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Can real-time capabilities and power-saving modes coexist?

Carsten Emde, Open Source Automation Development Lab

When the first low-power processors appeared and initial real-time tests were run on them, it quickly became evident that the goals of achieving real time and power saving are incompatible. As a result, the straight-forward recommendation was to completely disable any power-saving mechanism, if real time is required. The question is then: What can you do, if the real-time device runs on small batteries or has thermal constraints and thus relies on power saving?

In order to better study the relationship between power-saving features, real-time capabilities, and total system power consumption, several Linux systems in our test center were equipped with continuous power metering.

In addition, the kernels of these systems were upgraded with a backport of a recently available kernel fix that makes it possible to enable the various sleep states individually per processor core. Recordings of sleep states, clock frequency per processor core, and total system power consumption were added to the already existing long-term data recording with a temporal resolution of five minutes.

In single-core systems, the hypothesis was tested that power saving may in fact result in longer latencies but does not counteract real-time determinism in general.

In multi-core systems, the hypothesis was tested as to whether it is possible to disable throttling and sleep states of one of the cores, run a real-time application with low latencies on it, and still enjoy a reduced power consumption when the other cores are idle or running under a low load.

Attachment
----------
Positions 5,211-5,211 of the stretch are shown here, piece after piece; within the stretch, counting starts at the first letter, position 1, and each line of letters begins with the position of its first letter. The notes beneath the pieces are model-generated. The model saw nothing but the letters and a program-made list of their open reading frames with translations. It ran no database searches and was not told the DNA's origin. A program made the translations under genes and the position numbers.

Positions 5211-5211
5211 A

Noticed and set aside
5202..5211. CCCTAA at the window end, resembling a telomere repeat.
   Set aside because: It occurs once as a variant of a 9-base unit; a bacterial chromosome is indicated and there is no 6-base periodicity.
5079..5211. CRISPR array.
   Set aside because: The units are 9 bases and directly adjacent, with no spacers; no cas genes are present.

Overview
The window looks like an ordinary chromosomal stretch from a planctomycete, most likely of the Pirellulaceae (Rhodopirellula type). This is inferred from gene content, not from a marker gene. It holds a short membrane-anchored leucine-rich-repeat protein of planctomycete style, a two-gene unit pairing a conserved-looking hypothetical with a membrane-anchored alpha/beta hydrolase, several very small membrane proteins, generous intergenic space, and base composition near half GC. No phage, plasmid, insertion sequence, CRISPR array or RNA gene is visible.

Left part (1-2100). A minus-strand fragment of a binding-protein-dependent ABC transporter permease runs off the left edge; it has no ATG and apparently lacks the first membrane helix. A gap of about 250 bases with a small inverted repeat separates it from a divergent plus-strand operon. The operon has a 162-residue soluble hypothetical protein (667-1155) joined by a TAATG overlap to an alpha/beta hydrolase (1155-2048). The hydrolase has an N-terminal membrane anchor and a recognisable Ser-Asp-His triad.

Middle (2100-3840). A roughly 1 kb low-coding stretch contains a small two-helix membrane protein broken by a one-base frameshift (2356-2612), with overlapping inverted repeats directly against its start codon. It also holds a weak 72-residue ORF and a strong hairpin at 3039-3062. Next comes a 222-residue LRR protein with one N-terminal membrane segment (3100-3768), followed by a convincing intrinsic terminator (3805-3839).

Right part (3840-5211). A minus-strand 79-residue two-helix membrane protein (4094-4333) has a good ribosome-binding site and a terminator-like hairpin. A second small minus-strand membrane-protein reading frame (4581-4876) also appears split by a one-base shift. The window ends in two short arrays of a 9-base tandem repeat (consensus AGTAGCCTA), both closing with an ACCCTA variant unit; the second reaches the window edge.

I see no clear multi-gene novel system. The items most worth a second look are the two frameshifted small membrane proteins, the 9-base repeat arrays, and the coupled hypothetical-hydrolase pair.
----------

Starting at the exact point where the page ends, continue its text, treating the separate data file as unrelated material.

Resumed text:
Linux 3.2 or 3.4 with PREEMPT_RT real-time was used in all cases.

The results clearly demonstrate that real-time capabilities and power saving may coexist. As a penalty, however, enabling power saving results in longer latencies. When throttling is allowed, the increase of the latencies is approximately proportional to the decrease in the clock frequency. When sleep states are enabled, latencies may increase drastically, but this increase can be limited, if deeper sleep states are disabled. Allowing the processor to enter only a light sleep state may already yield measurable power savings.

In multi-core systems, it is possible to restrict the real-time process to one of the cores and to disable all power saving in this core. This will result in perfect real-time capabilities for this core while the other cores may still run at low clock frequencies and enter deep sleep states; consequently, they do not consume more energy than necessary and thus may contribute to reduced power consumption for the entire system.